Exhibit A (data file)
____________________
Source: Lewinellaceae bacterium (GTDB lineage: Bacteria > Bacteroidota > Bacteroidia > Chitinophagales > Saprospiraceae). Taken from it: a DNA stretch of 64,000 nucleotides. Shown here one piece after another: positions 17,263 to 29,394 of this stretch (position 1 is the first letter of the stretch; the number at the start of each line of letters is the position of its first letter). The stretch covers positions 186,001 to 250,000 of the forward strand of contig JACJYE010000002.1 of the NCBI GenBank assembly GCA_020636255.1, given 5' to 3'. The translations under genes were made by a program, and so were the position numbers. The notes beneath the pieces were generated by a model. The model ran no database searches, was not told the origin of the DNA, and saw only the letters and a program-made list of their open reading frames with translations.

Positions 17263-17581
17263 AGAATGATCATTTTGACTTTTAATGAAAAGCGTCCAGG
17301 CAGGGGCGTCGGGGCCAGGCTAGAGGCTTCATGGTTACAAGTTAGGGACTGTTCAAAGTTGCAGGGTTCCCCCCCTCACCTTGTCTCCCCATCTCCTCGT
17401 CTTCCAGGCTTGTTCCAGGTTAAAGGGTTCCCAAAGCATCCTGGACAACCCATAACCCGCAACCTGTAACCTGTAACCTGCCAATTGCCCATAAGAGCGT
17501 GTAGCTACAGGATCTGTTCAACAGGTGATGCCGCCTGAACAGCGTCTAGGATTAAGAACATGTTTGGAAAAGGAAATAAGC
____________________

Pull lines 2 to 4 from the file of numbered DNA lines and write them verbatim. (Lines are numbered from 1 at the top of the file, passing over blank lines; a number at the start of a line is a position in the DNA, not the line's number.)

Positions 17263-17581
17263 AGAATGATCATTTTGACTTTTAATGAAAAGCGTCCAGG
17301 CAGGGGCGTCGGGGCCAGGCTAGAGGCTTCATGGTTACAAGTTAGGGACTGTTCAAAGTTGCAGGGTTCCCCCCCTCACCTTGTCTCCCCATCTCCTCGT